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Medical School Charter

Council of Heads of Medical Schools and BMA Medical Students

CommitteeSeptember 2006IntroductionAs a medical student in


the United Kingdom, upon your acceptance of the
responsibilities in Part 1 of this document, the medical
school/university has certain responsibilities to you which are
described in Part 2. Both Parts of the Medical School Charter
have been agreed between the British Medical Association’s
Medical Students Committee (BMA MSC) and the Council of
Heads of Medical Schools (CHMS). The student should comply
with the standards and expectations of Part 1 which are based
on the requirements laid down for medical practitioners in the
General Medical Council (GMC) guidance: Good Medical
Practice. There are modifications and additions to take account
of the different responsibilities of medical students from
qualified doctors. Students need to be aware of Good Medical
Practice, to consider its implications for medical students and
to be aware that the GMC is not bound by the standards and
expectations in this Charter. Students will need to meet the
outcomes set out in Tomorrow’s Doctors in order to graduate.
They will also need to meet the standards and expectations
laid down by their medical school. Serious and/or persistent
failure to meet these standards and expectations may result in
action being taken through the school’s fitness to practise
procedures. Through literature provided by the medical school,
students should understand how fitness to practise issues are
handled in the medical school and that they will be required to
confirm their own fitness to practise on graduation from
medical school before being granted provisional GMC
registration.In addition to the responsibilities set out in Part 1
of this Charter, students will need to comply with all other
university/medical school regulations, requirements and
policies. In certain cases action may need to be taken under
those regulations and policies instead of, or as well as, under
the fitness to practise procedures. Students will also have
access to relevant complaints procedures in the event that any
complaint cannot be resolved by informal means. The
responsibilities outlined in Part 2 reflect the requirements of
the GMC in Tomorrow’s Doctors which sets out the standards
used to judge the quality of the undergraduate experience.
Medical Schools are therefore asked to comply with the
standards and expectations stated in Part 2.The BMA MSC and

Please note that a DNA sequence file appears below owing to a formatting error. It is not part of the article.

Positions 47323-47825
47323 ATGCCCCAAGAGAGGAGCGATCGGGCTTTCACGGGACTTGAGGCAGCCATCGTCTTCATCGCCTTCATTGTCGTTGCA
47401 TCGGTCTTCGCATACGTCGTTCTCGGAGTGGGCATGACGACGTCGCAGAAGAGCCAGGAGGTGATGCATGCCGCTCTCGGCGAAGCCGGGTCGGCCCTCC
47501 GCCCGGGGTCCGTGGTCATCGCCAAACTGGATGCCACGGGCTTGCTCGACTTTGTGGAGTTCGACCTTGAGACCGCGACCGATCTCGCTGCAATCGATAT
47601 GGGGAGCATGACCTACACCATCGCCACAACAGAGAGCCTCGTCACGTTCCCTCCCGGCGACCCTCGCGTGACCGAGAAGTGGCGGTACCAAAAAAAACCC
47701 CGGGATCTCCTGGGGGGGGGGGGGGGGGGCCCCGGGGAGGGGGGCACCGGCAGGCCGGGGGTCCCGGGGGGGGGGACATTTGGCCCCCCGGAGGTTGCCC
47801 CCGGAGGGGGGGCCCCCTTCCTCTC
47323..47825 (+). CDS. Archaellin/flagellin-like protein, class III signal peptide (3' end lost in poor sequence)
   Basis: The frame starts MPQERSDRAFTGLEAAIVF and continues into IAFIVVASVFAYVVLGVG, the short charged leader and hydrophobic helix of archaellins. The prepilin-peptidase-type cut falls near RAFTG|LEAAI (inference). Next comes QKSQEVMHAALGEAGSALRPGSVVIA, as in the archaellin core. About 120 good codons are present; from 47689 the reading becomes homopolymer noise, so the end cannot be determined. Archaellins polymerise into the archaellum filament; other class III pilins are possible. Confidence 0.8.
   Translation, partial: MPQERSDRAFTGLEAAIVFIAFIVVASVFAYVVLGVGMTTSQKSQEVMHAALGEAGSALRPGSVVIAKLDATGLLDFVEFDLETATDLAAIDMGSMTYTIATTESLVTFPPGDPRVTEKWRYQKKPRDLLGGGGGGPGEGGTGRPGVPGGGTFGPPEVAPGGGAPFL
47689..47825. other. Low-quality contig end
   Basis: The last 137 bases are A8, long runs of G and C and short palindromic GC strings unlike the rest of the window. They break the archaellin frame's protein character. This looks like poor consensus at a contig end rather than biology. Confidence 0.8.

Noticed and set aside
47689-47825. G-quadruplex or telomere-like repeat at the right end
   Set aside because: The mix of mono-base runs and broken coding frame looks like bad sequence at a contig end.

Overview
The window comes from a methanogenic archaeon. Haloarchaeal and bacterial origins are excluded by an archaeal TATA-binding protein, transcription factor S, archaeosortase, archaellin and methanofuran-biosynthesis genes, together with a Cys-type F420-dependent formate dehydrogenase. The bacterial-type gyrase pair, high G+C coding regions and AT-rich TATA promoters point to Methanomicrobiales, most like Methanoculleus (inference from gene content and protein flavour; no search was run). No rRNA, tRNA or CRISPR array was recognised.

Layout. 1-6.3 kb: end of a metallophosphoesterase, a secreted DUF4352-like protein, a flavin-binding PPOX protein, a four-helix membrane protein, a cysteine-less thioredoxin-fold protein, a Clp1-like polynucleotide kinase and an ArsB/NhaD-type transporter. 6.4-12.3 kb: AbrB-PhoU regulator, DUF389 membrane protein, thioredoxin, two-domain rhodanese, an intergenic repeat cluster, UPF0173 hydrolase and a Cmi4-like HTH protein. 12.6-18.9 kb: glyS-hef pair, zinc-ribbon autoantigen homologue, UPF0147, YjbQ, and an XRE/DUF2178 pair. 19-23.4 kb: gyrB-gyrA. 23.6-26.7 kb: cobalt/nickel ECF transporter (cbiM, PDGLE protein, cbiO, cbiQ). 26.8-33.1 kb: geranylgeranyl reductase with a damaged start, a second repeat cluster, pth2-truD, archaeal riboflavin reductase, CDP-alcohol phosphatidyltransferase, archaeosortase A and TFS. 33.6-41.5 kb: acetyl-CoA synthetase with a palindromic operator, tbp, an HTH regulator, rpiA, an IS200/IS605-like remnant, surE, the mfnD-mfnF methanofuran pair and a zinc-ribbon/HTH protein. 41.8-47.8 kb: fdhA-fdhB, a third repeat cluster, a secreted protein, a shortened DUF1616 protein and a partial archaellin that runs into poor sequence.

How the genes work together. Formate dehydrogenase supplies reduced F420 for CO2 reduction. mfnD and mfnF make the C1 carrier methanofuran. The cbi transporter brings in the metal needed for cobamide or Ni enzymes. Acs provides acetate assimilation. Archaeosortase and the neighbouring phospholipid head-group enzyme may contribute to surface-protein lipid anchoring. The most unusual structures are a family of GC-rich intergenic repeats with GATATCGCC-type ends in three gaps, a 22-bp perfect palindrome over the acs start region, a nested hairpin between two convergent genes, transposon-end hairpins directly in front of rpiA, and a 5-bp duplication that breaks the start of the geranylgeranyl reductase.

CHMS will review the Charter biennially.Part 1: The
responsibilities of the medical studentMedical students
undertake a degree in medicine with the aim of becoming
medical practitioners. Whilst students do not yet have the full
duties and responsibilities that go with being a registered
medical practitioner, they are already in a privileged position
with regards to patients and those close to them. In
recognition of this, students must maintain a good standard of
behaviour and show respect for others. By awarding a medical
degree, a university is confirming that the graduate is fit to
practise to the high standards that the GMC has set in its
guidance to the medical profession, Good Medical Practice.The
GMC outlines the standards expected of a qualified doctor in
Good Medical Practice and other guidance. Many of those
standards apply to you as a medical student. Those of
particular relevance are set out below:1. The student will treat
every patient politely and considerately.As a student, you will:
1.1. treat each patient with respect. 1.2. make sure that the
patient understands that you are a student and not a qualified
doctor.1.3. make sure the patient has agreed to your presence
and involvement.1.4. not continue interaction if the patient
indicates a wish to stop.1.5. dress in an appropriate
professional manner that enables good communication with
your patients.1.6. acknowledge that patients have the right to
expect that all health care workers and students should both
appear and be professional.During your training you will come
into contact with many patients from a variety of backgrounds.
Usually, your contact with patients will be for your benefit and
not theirs. It is important that you approach each patient with
respect. As a minimum, this means that you should make sure
that patients understand that you are a student and that they
have agreed to your presence and involvement with them. Be
sensitive to their reactions and do not continue your
interaction with them if they indicate that they have had
enough.Students as well as doctors must be prepared to
respond to a patient’s individual needs and take steps to
anticipate and overcome any barriers to communication. In
some situations this may require you to set aside your
personal and cultural preferences in order to provide effective
patient care.Consideration for your patients affects how you
choose to appear. Your dress and appearance should not
interfere with your ability to communicate with your patients
and their supporters. Fashion changes but patients have the
right to expect that all health care workers and students
appear professional. Dress which is too informal or is at the
extremes of fashion may offend some patients. Good personal
hygiene and grooming is essential.Be aware that you are going
to be in very close contact with patients. General appearance,
facial expression and other non-verbal signals are important
components of good communication in the wider UK
community. Any form of dress which interferes with this (such
as covering the face or wearing excessive jewellery) should be
avoided. 2. The student will respect patients’ dignity and
privacy.The student will:2.1. address patients in professional
way.2.2. endeavour to preserve the patient’s dignity at all
times.2.3. attempt to ensure the patient’s privacy at all times.
Remember, patients are human beings not museum exhibits.
Always ensure that the patient’s dignity is preserved in the
manner in which you address them. Err on the side of formality